Asking Questions: What questions do we ask? How do we ask?
The question Dr. Strange presented the class with is..."What do we need to know about asking questions to be an effective teacher?" This question makes me think of our class motto, "Questions are more important than the answers." Questions are very important when it comes to learning. As students, we sometimes have questions in our head, but too afraid to ask. We think the questions are stupid or the class will get mad at us for asking too many questions. Especially when you are younger, the class teases you for "holding the class up" and you don't want to be seen as the only one who doesn't understand. As future educators, we must encourage questions. We must learn how to ask questions in order to get the most participation and intellect from our students. Teachers should also keep in mind that they are learning too and do not know everything. So it is good for them to ask questions also.
In Ben Johnson's post titled "The Right Way to Ask Questions", he states the most useless question for any teacher to ask "Does everyone understand?" This question basically says now is your only time to speak or hold it in forever because I am moving on. I believe this is an easy out for teachers. Teachers are in such a hurry to move on that they don't try to push their students out of their comfort zone. Mr. Johnson explains that maybe the students "do not understand that they do not understand, and if they do not know what they do not know, there is no way that they can ask a question about it." This is so true! Students may not know what question to ask. Another thing wrong with this question is that it can be answered with yes or no. Most questions should open-ended, not closed-ended. Open-ended questions produce more thinking preparation to answer them. When opening the instruction time to questions, ask specific, detailed questions. According to The Teaching Center posted by the Washington University in St. Louis, teachers should not ask more than one question at a time and should not ask "leading questions". The response teachers will get by doing these suggestions will be surprising overwhelming and instruction time will be more interactive.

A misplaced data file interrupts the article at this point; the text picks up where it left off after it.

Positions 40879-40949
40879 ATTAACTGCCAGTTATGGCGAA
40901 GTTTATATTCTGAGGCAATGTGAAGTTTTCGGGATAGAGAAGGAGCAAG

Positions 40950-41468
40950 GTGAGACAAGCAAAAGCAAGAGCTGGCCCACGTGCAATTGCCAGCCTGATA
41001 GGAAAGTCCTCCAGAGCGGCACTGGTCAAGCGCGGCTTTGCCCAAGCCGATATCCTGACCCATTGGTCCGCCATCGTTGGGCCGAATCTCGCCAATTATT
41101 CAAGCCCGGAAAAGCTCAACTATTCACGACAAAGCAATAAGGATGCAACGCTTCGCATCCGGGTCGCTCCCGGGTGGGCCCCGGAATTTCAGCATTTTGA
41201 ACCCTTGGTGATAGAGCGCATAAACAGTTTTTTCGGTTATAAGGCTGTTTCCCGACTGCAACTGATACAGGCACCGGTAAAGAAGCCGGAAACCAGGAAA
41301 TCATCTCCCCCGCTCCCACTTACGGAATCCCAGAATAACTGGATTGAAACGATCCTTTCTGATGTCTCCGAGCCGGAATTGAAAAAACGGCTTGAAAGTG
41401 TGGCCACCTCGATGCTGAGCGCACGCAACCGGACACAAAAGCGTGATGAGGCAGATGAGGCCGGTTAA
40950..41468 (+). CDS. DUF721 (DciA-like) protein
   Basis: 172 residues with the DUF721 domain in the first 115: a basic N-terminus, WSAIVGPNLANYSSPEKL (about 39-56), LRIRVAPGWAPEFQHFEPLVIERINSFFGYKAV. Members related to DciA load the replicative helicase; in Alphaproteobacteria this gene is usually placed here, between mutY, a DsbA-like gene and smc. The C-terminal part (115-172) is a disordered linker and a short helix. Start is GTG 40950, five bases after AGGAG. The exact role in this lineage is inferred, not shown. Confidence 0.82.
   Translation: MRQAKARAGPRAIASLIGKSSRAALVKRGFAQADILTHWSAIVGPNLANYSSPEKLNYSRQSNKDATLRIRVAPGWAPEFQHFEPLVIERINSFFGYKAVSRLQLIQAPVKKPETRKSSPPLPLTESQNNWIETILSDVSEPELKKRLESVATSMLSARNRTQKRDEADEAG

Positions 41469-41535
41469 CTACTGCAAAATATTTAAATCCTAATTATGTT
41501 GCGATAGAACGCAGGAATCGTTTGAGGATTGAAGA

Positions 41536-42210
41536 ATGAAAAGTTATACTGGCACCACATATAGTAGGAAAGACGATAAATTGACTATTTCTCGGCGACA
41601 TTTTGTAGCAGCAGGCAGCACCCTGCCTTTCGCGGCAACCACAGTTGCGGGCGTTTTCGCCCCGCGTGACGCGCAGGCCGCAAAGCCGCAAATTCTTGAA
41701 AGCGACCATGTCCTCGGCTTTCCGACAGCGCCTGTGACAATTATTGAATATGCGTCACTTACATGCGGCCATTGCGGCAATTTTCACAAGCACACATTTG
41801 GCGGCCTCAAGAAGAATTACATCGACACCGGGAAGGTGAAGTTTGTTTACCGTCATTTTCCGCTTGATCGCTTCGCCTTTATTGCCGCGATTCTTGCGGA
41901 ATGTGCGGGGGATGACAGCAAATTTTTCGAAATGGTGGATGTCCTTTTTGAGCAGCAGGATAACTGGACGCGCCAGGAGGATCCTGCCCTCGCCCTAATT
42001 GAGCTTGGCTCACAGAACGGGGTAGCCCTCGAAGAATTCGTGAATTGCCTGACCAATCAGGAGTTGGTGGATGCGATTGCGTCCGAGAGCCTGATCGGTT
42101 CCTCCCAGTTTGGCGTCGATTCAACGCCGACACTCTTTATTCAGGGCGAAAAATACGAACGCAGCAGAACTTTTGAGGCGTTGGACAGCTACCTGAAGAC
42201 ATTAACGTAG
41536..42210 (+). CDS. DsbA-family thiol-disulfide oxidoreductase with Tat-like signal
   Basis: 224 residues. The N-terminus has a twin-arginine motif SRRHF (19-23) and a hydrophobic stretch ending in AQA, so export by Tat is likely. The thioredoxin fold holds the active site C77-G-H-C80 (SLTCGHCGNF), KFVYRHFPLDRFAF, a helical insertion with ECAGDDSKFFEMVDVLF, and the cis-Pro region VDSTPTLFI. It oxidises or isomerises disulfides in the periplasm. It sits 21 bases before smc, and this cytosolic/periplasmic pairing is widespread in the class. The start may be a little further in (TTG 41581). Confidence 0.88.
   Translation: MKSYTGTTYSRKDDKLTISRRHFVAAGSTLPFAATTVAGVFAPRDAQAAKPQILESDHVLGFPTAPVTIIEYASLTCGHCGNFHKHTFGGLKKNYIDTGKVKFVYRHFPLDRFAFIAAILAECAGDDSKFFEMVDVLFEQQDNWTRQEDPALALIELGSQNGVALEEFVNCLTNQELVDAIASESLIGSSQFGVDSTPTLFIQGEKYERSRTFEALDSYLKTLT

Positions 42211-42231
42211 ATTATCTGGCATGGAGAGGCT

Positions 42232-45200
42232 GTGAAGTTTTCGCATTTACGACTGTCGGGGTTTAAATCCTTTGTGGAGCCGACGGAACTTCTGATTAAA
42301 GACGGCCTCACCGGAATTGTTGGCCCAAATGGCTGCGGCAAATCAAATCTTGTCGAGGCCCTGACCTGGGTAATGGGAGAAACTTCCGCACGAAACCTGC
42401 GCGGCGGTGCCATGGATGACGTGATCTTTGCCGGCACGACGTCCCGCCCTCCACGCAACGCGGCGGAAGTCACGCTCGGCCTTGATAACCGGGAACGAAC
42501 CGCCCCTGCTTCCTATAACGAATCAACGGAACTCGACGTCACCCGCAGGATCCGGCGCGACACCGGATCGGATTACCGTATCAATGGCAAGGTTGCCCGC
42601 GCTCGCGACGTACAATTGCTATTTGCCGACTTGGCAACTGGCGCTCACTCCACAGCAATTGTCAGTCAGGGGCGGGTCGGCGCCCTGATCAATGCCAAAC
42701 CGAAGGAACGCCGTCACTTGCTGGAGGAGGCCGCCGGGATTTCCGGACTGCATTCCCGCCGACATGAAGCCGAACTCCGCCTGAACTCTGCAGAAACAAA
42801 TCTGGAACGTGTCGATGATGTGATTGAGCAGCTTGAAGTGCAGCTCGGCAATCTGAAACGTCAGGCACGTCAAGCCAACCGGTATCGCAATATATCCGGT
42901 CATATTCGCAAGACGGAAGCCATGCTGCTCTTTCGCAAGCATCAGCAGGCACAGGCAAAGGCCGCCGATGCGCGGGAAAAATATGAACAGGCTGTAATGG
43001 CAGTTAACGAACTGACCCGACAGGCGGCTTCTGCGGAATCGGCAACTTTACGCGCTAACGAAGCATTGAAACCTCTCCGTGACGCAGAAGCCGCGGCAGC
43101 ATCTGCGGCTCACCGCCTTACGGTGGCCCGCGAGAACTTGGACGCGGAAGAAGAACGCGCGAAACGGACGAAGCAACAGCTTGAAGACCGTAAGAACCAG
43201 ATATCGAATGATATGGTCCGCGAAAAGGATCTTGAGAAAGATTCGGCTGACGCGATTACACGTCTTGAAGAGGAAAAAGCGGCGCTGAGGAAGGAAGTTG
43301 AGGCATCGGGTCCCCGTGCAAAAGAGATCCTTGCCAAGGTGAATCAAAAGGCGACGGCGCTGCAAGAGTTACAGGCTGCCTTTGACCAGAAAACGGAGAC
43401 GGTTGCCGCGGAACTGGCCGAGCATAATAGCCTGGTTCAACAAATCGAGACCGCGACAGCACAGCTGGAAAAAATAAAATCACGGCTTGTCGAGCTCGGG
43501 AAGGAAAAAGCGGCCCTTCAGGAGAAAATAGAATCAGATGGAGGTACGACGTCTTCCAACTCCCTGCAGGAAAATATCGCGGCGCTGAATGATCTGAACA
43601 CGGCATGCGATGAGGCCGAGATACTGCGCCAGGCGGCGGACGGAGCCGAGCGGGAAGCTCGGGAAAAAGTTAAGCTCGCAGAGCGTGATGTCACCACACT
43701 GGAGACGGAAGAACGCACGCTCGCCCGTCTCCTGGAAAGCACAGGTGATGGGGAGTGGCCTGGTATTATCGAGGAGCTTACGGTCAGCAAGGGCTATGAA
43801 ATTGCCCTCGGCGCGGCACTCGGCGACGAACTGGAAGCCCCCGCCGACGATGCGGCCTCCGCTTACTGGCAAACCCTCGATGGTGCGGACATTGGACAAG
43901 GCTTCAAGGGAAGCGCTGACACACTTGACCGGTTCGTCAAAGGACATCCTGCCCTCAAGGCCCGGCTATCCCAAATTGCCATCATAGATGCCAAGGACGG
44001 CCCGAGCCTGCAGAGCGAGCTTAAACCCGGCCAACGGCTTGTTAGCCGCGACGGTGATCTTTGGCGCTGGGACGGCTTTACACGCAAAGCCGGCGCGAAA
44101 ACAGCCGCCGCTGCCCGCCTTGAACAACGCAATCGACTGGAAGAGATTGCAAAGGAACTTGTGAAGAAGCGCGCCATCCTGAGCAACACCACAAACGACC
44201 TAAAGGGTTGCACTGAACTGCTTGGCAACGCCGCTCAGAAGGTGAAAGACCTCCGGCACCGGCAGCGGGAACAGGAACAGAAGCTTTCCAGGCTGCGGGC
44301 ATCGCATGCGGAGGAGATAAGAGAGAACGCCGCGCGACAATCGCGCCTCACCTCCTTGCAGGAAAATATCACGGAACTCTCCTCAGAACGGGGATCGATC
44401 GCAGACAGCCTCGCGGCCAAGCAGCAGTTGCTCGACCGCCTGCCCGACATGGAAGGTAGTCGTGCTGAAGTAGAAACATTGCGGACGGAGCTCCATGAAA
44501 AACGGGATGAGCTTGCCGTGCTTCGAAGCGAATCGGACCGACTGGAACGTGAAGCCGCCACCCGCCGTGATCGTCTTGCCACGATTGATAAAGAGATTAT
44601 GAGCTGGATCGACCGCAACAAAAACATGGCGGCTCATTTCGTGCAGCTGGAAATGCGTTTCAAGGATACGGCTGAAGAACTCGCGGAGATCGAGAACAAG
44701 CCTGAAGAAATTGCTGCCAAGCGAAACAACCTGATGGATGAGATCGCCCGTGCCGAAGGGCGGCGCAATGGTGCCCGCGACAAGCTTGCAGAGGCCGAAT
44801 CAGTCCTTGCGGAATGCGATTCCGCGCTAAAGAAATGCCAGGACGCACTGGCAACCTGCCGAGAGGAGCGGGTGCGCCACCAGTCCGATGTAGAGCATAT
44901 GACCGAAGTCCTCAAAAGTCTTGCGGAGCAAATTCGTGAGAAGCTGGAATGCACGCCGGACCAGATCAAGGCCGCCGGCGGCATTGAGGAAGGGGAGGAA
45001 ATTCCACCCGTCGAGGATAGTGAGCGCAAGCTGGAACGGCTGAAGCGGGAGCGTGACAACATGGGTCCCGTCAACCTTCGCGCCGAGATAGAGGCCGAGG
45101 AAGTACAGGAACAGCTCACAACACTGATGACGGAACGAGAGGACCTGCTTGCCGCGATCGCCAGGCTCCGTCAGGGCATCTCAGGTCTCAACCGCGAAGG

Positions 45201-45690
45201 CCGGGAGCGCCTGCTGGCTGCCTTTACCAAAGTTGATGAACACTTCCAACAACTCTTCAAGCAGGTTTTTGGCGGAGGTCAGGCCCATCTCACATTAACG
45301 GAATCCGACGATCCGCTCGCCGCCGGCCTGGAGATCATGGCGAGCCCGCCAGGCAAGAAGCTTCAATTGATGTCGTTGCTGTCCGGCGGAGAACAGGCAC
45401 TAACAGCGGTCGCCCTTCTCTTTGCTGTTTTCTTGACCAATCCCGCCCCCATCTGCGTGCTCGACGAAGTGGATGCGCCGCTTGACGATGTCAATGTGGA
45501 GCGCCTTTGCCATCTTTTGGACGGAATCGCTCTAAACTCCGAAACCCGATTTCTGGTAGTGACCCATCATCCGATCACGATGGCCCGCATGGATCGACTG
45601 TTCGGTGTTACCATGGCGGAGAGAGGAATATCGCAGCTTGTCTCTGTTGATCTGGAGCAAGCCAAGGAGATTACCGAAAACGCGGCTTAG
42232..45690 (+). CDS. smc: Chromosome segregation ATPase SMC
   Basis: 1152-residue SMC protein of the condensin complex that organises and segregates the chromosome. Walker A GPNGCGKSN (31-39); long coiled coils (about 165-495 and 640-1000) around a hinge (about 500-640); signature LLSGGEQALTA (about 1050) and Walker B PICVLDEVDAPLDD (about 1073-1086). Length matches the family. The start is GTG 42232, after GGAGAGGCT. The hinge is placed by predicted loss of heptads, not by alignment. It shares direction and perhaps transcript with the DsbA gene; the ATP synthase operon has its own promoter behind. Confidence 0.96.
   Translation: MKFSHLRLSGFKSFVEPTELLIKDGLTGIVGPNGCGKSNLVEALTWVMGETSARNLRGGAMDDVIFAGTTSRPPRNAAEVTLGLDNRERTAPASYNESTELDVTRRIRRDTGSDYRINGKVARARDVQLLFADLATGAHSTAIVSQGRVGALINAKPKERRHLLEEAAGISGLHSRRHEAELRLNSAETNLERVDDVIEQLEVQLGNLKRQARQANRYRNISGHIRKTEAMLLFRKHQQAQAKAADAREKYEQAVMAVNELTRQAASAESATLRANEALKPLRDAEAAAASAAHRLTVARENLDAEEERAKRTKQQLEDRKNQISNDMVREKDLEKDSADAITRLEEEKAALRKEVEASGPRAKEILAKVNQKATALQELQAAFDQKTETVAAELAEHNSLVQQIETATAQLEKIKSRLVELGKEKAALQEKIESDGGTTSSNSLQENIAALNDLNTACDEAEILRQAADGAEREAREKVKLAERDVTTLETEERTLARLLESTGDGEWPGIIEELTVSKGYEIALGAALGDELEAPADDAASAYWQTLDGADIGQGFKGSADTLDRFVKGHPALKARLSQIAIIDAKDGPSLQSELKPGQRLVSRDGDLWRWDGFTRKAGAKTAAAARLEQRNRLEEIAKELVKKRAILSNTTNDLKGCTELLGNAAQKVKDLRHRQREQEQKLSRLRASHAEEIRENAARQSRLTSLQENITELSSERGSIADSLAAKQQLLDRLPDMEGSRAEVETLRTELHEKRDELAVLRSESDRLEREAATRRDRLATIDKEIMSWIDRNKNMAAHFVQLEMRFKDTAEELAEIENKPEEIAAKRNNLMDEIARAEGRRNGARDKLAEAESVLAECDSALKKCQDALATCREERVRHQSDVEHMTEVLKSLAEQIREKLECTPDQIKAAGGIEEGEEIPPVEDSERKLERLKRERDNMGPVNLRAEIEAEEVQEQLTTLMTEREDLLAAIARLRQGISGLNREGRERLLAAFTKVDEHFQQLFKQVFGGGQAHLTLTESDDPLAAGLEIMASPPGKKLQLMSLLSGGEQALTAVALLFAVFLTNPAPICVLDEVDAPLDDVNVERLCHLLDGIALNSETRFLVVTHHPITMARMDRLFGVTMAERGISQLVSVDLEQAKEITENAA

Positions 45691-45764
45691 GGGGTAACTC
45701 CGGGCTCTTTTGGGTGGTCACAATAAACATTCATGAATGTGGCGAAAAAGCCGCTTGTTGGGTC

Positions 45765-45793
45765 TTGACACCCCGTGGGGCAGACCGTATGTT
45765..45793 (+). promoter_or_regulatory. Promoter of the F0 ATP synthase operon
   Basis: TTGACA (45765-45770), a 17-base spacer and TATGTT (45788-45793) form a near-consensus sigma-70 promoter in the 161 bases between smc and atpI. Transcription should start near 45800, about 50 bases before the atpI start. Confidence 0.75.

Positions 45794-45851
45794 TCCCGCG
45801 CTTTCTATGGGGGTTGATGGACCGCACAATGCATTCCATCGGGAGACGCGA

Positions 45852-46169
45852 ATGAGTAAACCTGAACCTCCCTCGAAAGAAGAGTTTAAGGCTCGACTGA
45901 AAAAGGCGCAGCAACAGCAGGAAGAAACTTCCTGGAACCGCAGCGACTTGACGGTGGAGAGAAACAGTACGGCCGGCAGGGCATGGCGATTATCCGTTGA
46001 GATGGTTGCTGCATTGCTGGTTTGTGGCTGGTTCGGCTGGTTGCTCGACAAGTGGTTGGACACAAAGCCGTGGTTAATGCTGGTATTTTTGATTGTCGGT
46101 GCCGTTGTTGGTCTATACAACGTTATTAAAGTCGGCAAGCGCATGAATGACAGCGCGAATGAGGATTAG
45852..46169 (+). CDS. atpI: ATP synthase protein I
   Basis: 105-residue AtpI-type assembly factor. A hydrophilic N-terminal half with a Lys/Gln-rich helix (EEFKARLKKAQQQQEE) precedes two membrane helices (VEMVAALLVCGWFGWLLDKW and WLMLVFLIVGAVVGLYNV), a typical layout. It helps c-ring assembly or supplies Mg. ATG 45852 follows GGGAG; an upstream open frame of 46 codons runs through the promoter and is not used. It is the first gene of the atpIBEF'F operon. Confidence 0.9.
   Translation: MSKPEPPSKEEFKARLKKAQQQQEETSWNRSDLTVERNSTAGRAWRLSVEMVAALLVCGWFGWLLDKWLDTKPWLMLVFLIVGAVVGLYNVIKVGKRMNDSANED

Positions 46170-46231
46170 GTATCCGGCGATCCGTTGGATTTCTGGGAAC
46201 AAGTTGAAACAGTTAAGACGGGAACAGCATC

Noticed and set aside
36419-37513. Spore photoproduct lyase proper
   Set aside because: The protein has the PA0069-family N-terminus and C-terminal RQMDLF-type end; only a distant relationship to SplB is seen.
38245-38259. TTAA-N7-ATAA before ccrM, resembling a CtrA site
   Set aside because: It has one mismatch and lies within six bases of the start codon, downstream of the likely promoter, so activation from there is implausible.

In order to accomplish this goal, future teachers must devise a strategy. In the blog post, Three Ways to Ask Better Questions in the Classroom by Maryellen Weimer, PhD., she gives ways to help with the strategy to improve interaction in instruction time and how to improve the quality of the answers from students. The three ways are:
1. Prepare Questions - Dr. Weimer explains that teachers must come to class with questions already written down. All questions must be clear and detailed. This is a great method to establish early in a career. While you are preparing the content, think of questions that the students may ask or what points you as a teacher want to make sure the students understand.
2. Play with Questions - When you play with a question, you asked it and then leave it unanswered for a short period, roughly five seconds. This gives students the chance to think about the question. Dr. Weimer states that if teachers have students answer the question quickly, other students will take the first answer the teacher deems correct and not think about that question anymore.
3. Preserve Good Questions - All good questions should be saved for future references. Teachers must save the questions that really make the students journey outside the box. These types of questions will encourage them to think beyond the surface and look into the subject deeper.
As a future educator, I have learned from these sources that it is my job to ensure that my students are excited about class and even more passionate about asking questions. I believe if teachers adhere to these suggestions, they will have a more collaborating style classroom. The students will be more interactive with the teacher and the teacher will be more dedicated to teach the students. Students should know that questions are the backbone to learning! In the words of Albert Einstein, "The important thing is not to stop questioning!"